05th Feb2019

’24 Frames’ Blu-ray Review (Criterion)

by Rupert Harvey

Featuring: Birds, cows, trees, cats, more cows | Written and Directed by Abbas Kiarostami


Completed posthumously in 2017 for its Iranian director Abbas Kiarostami, who gets an ambiguous credit at the end, 24 Frames is the kind of movie that the oft-mocked phrase “mise en scene” was made for. Except, as far as “movies” go, this one doesn’t move much.

It’s structured as a series of tableaux, and, bar one early view from a moving car, the camera remains rigid throughout. Most of the scenes are of nature – a mountain, a copse of trees, the Serengeti – but some depict urban environments, often through a window. In virtually every one of the 4.5-minute frames – of which there are 24, of course – there is some form of fauna. Kiarostami had a predilection for birds, it seems. But there are also cows, cats (small and big), and sometimes even humans.

If anything, the real star here is not the visual but the aural experience. Ensieh Maleki’s sound design is masterful. Presumably post-dubbed, she captures the exquisite detail of nature, illuminating each scene without missing a beat. This is where the film really comes to life.

These are the kind of vignettes you see in modern exhibitions. In a museum you might wait for the polite amount of time and then move on when it becomes apparent nothing is really happening. I’m not sure anyone – outside of obligated film critics – would be expected to consume all 114 minutes in a single sitting. Perhaps you are meant to absorb one frame a day as a way of cleansing the mind. It is beautiful and peaceful at times, albeit in an Ikea picture frame kind of way, but I’m not sure it’s any more engaging than a pretty slideshow on YouTube.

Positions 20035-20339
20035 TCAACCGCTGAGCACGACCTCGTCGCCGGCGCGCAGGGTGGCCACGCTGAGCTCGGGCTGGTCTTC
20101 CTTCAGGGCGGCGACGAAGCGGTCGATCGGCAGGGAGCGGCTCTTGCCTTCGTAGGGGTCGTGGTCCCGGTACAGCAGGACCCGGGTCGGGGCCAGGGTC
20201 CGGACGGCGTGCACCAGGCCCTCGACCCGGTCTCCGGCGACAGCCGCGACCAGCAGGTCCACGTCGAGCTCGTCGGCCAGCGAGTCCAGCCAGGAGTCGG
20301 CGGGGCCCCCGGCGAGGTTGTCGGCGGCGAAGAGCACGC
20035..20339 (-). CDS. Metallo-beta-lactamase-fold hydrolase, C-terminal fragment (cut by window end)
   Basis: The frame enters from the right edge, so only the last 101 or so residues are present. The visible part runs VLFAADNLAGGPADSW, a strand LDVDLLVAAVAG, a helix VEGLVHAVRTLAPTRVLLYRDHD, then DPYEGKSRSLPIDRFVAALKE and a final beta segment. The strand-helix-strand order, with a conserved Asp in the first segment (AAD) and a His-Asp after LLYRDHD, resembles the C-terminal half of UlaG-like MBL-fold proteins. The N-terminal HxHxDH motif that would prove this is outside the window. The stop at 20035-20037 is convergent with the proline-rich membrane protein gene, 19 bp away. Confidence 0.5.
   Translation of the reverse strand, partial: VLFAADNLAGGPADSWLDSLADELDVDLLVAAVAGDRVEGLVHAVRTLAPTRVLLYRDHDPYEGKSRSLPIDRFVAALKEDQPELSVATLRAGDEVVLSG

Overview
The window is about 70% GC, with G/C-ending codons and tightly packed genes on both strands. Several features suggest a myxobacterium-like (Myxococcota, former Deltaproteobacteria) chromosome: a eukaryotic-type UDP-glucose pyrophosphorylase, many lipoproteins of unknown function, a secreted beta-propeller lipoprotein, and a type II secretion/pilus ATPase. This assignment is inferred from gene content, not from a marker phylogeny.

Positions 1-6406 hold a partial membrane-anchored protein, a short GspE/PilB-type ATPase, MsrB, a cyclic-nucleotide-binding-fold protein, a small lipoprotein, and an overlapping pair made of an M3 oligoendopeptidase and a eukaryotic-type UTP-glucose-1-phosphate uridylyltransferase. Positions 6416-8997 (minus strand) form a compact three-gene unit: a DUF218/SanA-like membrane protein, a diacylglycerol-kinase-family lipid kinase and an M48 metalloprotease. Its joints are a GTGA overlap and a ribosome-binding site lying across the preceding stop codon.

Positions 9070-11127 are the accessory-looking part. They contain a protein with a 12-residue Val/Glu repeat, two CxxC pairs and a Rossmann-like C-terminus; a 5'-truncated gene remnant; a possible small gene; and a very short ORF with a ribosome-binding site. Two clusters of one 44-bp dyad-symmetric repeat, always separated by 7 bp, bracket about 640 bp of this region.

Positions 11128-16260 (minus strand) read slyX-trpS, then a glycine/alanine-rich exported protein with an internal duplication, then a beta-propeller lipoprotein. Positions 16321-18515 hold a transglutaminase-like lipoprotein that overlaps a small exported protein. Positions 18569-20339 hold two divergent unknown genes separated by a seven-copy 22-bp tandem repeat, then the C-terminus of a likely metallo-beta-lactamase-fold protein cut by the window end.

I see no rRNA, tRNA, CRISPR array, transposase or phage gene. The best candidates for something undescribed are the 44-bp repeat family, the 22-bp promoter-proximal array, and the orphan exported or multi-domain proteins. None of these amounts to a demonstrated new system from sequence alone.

The issue is context. The images are unattached to any narrative structure, so to uninitiated eyes they would appear to be nothing more than nicely framed images; a calm pictorial carousel to leave on in the background when genial relatives pay a visit. Without self-explanatory content, it is only “art” once we understand the context in which Kiarostami shot the images.

So perhaps it’s useful to know that Kiarostami was stricken by illness in his later years. Watching 24 Frames, we certainly get the sense of someone bored and staring. We might notice something pleasant like a bird twittering on a sea post. But the inherent lack of peripheral vision in the film – a perennial limitation of cinema itself – is suffocating. Perhaps that’s the point. Perhaps the paralysis of the camera is a reflection of Abbas’s illness: bed-ridden and ultimately comatose. It’s about life persisting around the stillness; life continuing despite ailment or even death.

A laudable overarching purpose, then. If only so many of the frames weren’t so poorly affected and phony-looking. I would be more inclined to watch a huddle of sheep on a frigid mountainside were they not so amateurishly superimposed. Likewise, it would be interesting and unusual to see lions in the rain, if it weren’t for the cheesy Hammer horror thunderstorm effects.

But then, Kiarostami was a filmmaker who was concerned with the dividing line between fiction and reality, so perhaps this is deliberate too. Indeed, on paper the whole enterprise seems like a fitting elegy for this figurehead of New Persian Cinema, with its themes of life and death, and of the unique individual in society (often the frames will feature a lone animal breaking free of the herd). But at bottom it’s still just a series of isolated motion posters that lasts for two hours, and a minor epilogue to a great career.

Special Edition Features:

  • 2K digital master, with 5.1 surround DTS-HD Master Audio soundtrack
  • New interview with director Abbas Kiarostami’s son Ahmad Kiarostami, who helped finish the film after his father’s death
  • New conversation between Iranian film scholar Jamsheed Akrami and film critic Godfrey Cheshire
  • New short documentary about the making of the film by Abbas Kiarostami collaborator Salma Monshizadeh
  • Trailer
  • PLUS: An essay by film critic Bilge Ebiri

24 Frames is out on Criterion Blu-ray now.


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